Complementary skillsets. It is also beneficial for each involved party to have competencies or experience that complement the other. For example, in the Huntington Bank project, Will was able to provide direction and leverage his knowledge of the bank’s resources, while Rob was able to leverage his knowledge of the customer service literature and his extensive publishing background, to provide further explanation to results and help produce publishable work. This was done in a collaborative manner—not one informing the other, but both parties working together.

Collaboration. It is important for scientists and practitioners to identify and work with colleagues that they like, know, and trust. This allows for the sharing and leveraging of insights, skills, and experiences that leads to effective collaborations and integration of science and practice. Some research–practice initiatives can last multiple years, during which time they can experience setbacks, ups and down, and either party can become more or less busy thus impacting the pace at which projects are implemented. Having trust that all stakeholders will deliver regardless of setbacks is critical.

Shared values. Having a common understanding and commitment to the value of research and the core principles and best practices of I-O psychology is critical to ensure rigorous, sound applied work and research. This allows scientists and practitioners to appreciate each other’s perspectives, “to have sympathy with what is going on in both worlds,” and to work in collaboration with organizational members who are outside of I-O and may place different priorities on data analysis and research. As Rob noted, “the research process may move slowly at times so practice can help inform and help keep us going forward.”

What Guidance Would You Give for Practitioners and Scientists Who Want to Partner on Applied Projects and Research?

Maintain a balanced identity. Get out there and put yourself in the other person’s shoes. An I-O psychologist should never be too far removed from maintaining a balanced identity between the scientist and practitioner aspects of the field, rather than viewing oneself as one or the other. As Rob succinctly put it, “We are unique because we are scientist–practitioners. When we maintain that, good things happen.”

Engage with others. “Always try to engage with the other side.” If you are primarily an academic, engage with practitioners. For example, get involved in practitioner discussions, industry-focused sessions, and joint practitioner–scientist presentations at conferences to remain aware of practical issues and questions that might lead to impactful areas of study. Actively work to get involved in applied projects that can lead to large-scale data collection efforts across multiple organizations. Similarly, if you are a practitioner, engage with those in academia, keep in touch with the areas of research for different scientists to identify who may be able to provide assistance with conducting organizational research.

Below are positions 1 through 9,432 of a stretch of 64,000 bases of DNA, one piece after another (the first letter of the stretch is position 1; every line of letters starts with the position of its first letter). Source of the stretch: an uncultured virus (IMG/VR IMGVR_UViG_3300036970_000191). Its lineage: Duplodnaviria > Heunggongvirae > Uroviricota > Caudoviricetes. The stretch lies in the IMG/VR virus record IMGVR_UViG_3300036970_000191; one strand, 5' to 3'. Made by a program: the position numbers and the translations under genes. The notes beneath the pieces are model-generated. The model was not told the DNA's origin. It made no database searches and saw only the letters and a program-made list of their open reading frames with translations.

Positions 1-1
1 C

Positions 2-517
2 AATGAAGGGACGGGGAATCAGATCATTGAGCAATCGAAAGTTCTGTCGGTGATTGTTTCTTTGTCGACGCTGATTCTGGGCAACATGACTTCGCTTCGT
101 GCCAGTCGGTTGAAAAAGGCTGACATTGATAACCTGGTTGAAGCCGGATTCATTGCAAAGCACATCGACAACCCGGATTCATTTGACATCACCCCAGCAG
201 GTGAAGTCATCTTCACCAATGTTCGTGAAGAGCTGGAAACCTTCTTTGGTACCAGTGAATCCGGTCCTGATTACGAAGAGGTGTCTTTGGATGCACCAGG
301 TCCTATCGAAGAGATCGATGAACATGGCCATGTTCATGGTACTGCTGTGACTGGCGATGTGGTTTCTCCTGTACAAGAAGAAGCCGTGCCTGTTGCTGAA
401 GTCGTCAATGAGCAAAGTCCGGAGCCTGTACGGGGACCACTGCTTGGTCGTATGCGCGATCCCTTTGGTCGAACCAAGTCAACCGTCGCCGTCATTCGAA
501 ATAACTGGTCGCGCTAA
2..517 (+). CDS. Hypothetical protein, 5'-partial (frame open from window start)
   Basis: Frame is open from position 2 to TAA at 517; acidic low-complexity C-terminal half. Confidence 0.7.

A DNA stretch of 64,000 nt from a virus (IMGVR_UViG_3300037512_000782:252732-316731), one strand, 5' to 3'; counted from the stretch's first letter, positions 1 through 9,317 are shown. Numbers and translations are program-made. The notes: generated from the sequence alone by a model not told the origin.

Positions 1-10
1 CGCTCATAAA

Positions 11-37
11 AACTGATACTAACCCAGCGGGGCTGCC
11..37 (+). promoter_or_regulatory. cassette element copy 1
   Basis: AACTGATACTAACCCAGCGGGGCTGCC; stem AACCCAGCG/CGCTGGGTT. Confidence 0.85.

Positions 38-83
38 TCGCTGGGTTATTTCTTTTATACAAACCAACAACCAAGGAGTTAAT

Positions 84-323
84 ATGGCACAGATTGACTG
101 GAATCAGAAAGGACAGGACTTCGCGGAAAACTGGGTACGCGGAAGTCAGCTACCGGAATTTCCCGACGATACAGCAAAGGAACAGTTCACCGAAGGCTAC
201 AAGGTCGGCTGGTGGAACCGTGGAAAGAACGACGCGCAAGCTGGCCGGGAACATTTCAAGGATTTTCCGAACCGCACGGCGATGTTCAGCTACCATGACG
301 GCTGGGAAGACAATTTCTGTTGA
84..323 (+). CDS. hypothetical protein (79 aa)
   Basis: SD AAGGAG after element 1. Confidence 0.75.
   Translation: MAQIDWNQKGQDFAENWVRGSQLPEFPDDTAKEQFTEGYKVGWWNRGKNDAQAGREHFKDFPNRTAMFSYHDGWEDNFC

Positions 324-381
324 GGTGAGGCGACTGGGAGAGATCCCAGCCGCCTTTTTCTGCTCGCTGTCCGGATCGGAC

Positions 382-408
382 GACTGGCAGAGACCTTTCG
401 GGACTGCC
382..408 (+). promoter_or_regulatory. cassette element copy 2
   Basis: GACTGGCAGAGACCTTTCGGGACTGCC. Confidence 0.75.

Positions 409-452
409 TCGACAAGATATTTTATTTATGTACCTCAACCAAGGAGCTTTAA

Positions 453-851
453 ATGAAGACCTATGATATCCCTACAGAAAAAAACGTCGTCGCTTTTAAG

Find colleagues who value science and practice. Practitioners who may not have time to conduct research but who value science and want to stay involved in research can work effectively with scientists who understand the issues and challenges that come with practicing I-O. Having a strong network can help to provide such resources, and being willing to engage with the other person’s perspective can assist with effective science–practice collaboration.

Plan for the long term. Given the effort, time, and resources needed to take on large-scale applied research, it is advantageous to plot out the long-term research program up front. For researchers, get details/NDAs/commitments up front with respect to publishing to ensure the efficient use of time. Think ahead about the constructs and items you want to measure, the outcomes you want to include, and so on, not only in the near term but also to set up future research. As Will indicates, “I knew when we did our first survey that we wanted to include items about wellness programs because we were going to want to predict wellness participation a year later.”

Build support. Rob credits the success of this work to Will’s efforts to build internal and external support. Aligning the proposed research with the needs and interests of internal groups helped to build support. Working with Huntington’s chief risk officer, for example, helped to develop relevant survey items. When looking to explain some results, the Marketing group was involved to provide insights into customer-related issues and mediating variables. This also included securing the assistance of external vendors such as CEB Valtera and colleagues such as Rob and Ann Marie, whose interests and values regarding evidence-based work were aligned.


In summary, the Huntington National Bank VOICE Survey project represents an award winning approach to using evidence-based I-O practices to achieve applied results and research. The project brought about a win–win for all individuals involved—a great deal was learned scientifically and the bank was able to take action based on the results. As was summarized by Rob, “the research and practice parts need to be fully appreciated—either one by itself is not better than the other—it is the interaction between the two” that matters. The grounding of the work in theoretical background, use of I-O best practices, integration of established research evidence, and research and applied partnerships serve as a great example of science and practice integration.